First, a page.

May 16, 2017

Road traffic congestion hit truckers with an additional $63 billion tab in 2015, report shows

ATRI study: Congestion imposed multi-billion operating costs on industry.

By DC Velocity Staff

Traffic congestion on the 161,000-mile National Highway System (NHS) in 2015 imposed more than $63.4 billion in additional operating costs on the trucking industry, a 30-percent increase over 2014 totals, according to a report released today by the American Transportation Research Institute (ATRI), the non-profit research arm of the American Trucking Associations.

According to the report, the delays on the national system—the world's largest—resulted in more than 996 million hours of lost productivity during 2015. This was equal to more than 362,000 commercial drivers sitting idle for an entire year, ATRI said.

"This is more than a cost to the trucking industry. This is a cost to the U.S. economy," ATRI President Rebecca Brewster told reporters today in a conference call.

In 2014, congestion imposed an additional $49.6 billion in costs on the industry, resulting in 728 million hours of lost productivity and equaling 264,500 drivers sitting idle for a year. There were 11.2 million registered trucks in 2015, compared with 10.9 million in 2014. Vehicle miles travelled in 2015 increased to 279.8 billion vehicle miles from 279.1 billion in 2014, according to ATRI data.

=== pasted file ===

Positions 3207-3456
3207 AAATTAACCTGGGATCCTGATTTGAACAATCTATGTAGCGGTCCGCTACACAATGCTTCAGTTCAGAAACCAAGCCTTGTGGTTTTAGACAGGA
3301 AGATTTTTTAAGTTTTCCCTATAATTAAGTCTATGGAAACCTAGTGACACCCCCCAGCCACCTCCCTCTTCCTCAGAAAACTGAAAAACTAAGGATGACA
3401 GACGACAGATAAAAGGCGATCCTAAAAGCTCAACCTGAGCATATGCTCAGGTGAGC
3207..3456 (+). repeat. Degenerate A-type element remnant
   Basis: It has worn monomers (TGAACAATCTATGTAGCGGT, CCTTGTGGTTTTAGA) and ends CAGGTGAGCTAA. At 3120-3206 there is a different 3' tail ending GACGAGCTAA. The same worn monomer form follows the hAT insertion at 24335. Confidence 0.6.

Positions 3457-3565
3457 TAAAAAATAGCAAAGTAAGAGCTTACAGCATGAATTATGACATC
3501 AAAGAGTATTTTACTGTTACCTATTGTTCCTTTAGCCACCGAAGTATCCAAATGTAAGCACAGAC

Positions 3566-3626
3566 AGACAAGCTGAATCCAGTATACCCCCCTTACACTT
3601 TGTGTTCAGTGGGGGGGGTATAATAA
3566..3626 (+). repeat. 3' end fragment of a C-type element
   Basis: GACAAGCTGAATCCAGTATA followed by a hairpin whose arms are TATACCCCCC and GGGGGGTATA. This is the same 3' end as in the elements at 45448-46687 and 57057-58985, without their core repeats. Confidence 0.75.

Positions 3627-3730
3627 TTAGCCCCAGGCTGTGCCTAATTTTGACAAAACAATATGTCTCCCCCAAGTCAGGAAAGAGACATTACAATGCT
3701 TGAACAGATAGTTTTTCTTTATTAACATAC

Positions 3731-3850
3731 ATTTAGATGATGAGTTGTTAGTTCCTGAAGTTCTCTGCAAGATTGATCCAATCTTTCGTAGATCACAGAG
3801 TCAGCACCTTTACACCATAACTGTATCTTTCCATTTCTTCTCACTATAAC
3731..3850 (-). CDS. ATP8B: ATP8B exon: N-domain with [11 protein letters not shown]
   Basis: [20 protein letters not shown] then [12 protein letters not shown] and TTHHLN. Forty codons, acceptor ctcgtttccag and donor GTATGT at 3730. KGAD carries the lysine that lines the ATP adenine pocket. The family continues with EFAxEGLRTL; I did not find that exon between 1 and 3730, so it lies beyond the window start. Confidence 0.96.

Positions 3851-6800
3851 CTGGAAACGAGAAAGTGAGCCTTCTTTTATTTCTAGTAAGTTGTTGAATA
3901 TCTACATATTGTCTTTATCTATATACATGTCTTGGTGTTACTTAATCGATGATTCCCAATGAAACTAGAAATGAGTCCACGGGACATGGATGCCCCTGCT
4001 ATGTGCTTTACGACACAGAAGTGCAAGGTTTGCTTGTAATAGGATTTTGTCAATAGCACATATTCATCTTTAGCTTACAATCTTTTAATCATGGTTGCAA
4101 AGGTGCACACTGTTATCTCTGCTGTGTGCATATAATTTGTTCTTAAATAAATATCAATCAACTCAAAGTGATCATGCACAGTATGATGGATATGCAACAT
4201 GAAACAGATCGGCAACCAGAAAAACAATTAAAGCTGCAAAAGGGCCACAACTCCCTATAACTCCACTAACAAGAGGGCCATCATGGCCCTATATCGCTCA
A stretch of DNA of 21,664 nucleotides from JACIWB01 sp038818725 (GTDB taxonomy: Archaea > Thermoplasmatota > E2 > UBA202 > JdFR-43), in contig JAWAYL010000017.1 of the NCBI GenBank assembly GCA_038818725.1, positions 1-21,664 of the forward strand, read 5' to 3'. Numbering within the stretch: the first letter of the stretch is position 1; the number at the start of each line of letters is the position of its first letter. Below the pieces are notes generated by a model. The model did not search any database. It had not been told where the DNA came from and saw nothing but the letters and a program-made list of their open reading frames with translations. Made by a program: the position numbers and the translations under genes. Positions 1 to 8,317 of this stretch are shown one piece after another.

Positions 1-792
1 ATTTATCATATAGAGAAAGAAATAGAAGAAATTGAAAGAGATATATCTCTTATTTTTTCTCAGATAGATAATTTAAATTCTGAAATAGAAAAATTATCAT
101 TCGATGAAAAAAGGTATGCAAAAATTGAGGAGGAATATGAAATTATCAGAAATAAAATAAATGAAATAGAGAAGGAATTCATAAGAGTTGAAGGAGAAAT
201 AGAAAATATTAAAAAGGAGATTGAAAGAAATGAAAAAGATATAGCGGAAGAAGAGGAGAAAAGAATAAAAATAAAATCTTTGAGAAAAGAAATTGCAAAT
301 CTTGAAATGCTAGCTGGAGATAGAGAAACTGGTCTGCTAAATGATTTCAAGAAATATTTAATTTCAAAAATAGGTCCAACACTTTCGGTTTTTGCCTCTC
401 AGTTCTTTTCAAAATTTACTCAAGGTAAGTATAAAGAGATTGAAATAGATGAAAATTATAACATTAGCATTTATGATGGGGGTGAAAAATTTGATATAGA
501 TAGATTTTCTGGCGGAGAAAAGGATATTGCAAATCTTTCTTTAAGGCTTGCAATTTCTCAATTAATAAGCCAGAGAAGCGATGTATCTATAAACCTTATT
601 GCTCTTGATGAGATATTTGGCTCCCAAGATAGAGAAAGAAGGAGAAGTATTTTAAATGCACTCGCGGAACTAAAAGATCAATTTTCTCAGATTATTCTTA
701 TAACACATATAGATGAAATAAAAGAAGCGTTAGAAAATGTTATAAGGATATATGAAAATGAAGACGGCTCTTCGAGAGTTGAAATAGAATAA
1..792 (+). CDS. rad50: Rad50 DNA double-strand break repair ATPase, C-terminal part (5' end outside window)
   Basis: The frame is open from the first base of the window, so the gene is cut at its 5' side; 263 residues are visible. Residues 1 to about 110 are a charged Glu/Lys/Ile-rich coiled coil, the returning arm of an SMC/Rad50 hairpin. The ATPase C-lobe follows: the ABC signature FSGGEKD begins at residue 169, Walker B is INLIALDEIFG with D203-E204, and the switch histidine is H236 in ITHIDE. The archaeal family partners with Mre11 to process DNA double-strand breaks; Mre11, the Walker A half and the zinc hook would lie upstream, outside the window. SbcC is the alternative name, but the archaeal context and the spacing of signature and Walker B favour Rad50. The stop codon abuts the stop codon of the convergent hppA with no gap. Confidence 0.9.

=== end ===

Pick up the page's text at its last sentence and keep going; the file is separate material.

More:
In an e-mail, Brewster said a key factor in the year-on-year increases was the Federal Highway Administration's (FHWA) conversion in 2015 to a more comprehensive dataset, which provided ATRI with greater insight into congestion trends. Congestion was affected by a dramatic increase in road accidents, a double-digit surge in e-commerce activity that put more delivery trucks on the road, and the impact of a January 2015 blizzard in the northeast, according to ATRI data. According to the analysis, 91 percent of the total 2015 congestion cost occurred in heavily populated urban areas, with 88 percent of the congestion costs concentrated in only 17 percent of the network mileage. The top 10 states each experienced congestion-related costs of more than $2 billion, with Florida and Texas each toting up more than $5 billion in additional cost. Ohio showed the largest percentage year-over-year increase, up 171.3 percent to nearly $2.5 billion.

The typical truck travelling 100,000 miles or more across the country in 2015 bore an added cost of $22,676 due to congestion, according to ATRI data. Across the entire registered truck network, congestion added $5,664 to the operating cost of each vehicle, ATRI said.

The NHS includes the 41,000-mile Interstate Highway System and other roads serving major airports, ports, rail or truck terminals, railway stations, and pipeline terminals, among other transport facilities.

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